The Trail Crampon and the Trail Crampon Pro
The guys at Hillsound really wanted me to review their Trail Crampons because they’re one of the first direct competitors of Kahtoola Microspikes.
First off, I wish Hillsound had named this product differently because it’s so easy to confuse them with the Hillsound Trail Crampon Pros. The Pro model is a true ultralight crampon with anti-balling plates that can be worn with non-rigid soled shoes, unlike other ice climbing or mountaineering crampons. I think it’s the better of the two products, by a long shot.
Unfortunately, the lighter duty version of the Trail Crampon gets a thumbs down, as I explain below. If you want winter traction that is more aggressive than Microspikes, I’d recommend you get the Trail Crampon Pro instead.
Hillsound Trail Crampons
The lighter duty Trail Crampon is much more like a pair of Microspikes, with the same elastic webbing strap to secure it to your winter boots or trail shoes. The difference is that the Trail Crampons have longer spikes and there are rings of metal linking the spikes together under the ball of the foot and the heel like a mountaineering crampon.The orientation of the spikes on the Trail Crampon is slightly different, with twice as many spikes under the heel (4 vs 2), and the Trail Crampon has a velcro security strap to keep the elastic band from popping off.
Anti-balling plates are plastic inserts that prevent snow and ice from clumping between crampon spikes. They’re standard on most crampons because it can be very dangerous if you hit a patch of ice without any traction. If this happens, you’re effectively hydroplaning on ice, without any control. Unfortunately, the Trail Crampons don’t have them, which was an immediate concern for me. They are standard on the heavier duty Trail Crampon Pro,
This balling effect is a serious issue since the lightweight traction provided by microspike-like products is particularly popular between fall and winter, and winter and spring, when you are most likely to encounter wet snow or ice.
In all fairness, I also ran a comparison test with a pair of Kahtoola Microspikes, in the exact same snow conditions. They also developed snow balls around their spikes, so neither product is immune from it.
The Trail Crampons have 11 points, while Microspikes have 10. The length of the spikes on the Trail Crampons is 1.6 cm. Microspikes in comparison are 1 cm in length, the Hillsound Trail Crampon Pro is 2 cm in length, and a rigid mountaineering crampon like the Black Diamond Contact Strap Crampon is 3 cm long.
The longer spike length and metal rings linking the spikes on the Trail Crampons also makes them heavier, weighing 8.0 oz per foot (L) vs. 6.3 oz per foot for Microspikes. Unlike the Trail Crampon Pro model, the rings do not position the heel spike in line with the edges of your boot heel, like a regular mountaineering crampon. Microspikes have this same issue and both should be used with caution on steep descents, because it’s easier for the heel spikes to slip out from under you.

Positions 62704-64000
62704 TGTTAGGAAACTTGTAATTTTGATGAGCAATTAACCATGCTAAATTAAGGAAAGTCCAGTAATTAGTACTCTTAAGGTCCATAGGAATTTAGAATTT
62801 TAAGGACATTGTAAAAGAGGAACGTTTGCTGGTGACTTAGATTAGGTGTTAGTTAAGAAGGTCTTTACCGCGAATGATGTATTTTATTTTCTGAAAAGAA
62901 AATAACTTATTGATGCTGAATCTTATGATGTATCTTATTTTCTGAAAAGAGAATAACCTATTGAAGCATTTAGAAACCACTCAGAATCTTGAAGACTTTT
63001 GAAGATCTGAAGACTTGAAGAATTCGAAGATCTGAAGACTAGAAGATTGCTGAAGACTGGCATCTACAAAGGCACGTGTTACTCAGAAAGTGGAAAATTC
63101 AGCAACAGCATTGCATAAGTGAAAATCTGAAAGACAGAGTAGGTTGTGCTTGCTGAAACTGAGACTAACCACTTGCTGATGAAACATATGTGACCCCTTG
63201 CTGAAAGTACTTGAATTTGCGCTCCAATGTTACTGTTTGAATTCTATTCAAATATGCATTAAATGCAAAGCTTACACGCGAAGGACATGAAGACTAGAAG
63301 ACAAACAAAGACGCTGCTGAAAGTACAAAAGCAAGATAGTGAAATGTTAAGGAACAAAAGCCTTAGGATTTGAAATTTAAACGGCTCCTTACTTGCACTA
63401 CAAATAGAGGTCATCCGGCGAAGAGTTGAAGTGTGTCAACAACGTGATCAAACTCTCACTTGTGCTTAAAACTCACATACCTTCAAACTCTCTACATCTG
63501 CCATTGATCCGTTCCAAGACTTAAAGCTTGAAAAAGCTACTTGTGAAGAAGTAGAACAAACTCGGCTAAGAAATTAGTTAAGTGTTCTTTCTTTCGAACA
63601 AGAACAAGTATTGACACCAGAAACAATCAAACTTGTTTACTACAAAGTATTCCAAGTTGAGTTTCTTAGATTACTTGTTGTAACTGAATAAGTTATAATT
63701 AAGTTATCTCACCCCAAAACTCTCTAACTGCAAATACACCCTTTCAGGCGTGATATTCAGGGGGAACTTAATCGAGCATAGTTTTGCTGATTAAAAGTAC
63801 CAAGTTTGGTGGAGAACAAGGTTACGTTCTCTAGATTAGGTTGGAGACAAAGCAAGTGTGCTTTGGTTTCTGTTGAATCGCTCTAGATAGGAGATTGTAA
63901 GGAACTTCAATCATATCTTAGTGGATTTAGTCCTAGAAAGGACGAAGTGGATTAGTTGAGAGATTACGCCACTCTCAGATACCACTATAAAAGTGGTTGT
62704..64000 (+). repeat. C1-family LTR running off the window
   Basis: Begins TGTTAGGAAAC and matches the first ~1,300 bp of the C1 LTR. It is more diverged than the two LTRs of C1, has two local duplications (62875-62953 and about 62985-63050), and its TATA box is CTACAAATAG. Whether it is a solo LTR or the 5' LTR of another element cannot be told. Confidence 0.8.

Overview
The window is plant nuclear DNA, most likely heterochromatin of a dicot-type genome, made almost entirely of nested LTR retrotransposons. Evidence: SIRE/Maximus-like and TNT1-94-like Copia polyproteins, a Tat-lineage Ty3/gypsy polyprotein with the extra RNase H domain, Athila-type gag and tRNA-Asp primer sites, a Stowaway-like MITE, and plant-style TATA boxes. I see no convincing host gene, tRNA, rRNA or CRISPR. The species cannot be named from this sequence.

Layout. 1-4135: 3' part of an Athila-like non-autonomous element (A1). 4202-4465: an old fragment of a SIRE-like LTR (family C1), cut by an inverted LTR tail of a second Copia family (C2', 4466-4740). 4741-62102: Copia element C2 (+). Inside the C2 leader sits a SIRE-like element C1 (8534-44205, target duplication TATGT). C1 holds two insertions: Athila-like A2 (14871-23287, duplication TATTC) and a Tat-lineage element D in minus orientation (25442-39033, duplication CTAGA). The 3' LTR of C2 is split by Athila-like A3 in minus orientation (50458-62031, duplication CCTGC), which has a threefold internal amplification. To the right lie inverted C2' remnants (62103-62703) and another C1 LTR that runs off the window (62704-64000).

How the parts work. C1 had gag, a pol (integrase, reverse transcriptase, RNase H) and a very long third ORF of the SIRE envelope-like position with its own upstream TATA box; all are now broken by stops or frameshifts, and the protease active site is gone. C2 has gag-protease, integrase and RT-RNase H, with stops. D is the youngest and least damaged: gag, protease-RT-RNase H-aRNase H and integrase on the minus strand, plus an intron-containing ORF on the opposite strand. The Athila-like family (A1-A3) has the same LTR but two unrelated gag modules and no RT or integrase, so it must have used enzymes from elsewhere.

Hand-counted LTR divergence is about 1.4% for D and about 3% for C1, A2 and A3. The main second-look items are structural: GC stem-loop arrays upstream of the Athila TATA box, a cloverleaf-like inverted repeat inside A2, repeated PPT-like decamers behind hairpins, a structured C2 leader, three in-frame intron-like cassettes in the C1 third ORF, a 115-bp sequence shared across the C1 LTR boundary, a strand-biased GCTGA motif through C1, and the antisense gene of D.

I used the Hillsound Trail Crampon after climbing Mt Washington this weekend. My partners and I had worn plastic mountaineering boots and step-in crampons above Lion Head, but we switched to lighter weight traction on our decent to treeline. I switched to my Hillsound Trail Crampons and my partners put on their Kahtoola Microspikes, so we could reduce the weight on our feet for the long walk out on the Tuckerman Ravine Trail.
On our descent, I braked my momentum by leaning back on my heels and bracing with my ice axe. However, this produced enough friction that it pulled the back ring of spikes out from under my boot and up the side of my heel. The elastic webbing holding the spikes in place was pulled out of alignment and I lost all contact between the spikes and the trail surface. I must have stopped every 20 yards to realign the spikes under my heel, that they kept getting pulled out from underneath me.
It was an issue. We were running out of daylight and had a few miles of moderate descent left before sundown, but the heel spikes stopped getting mis-aligned once we got down to leveler ground and I could walk straight with my legs swinging in parallel. None of my companions experienced this issue with their Microspikes, though.
Unfortunately, the fail of the Trail Crampons on Mt Washington was the final nail in the coffin for me with this product. I’d rather keep my heavy mountaineering crampons on than lose heel traction like that again. When you add in the snow-balling issues, I describe above, I’d give this product a pass on winter hiking use.
My advice would be to try the higher-end Trail Crampon Pro instead, with its unique ratcheting binding, rigid heel cup, and 2 cm steel crampons. I think it rocks and is a step up from Kahtoola Microspikes, if you need a more robust, lightweight winter traction system.
Disclosure: Hillsound provided sectionhiker.com with a complementary pair of Trail Crampons for this review.
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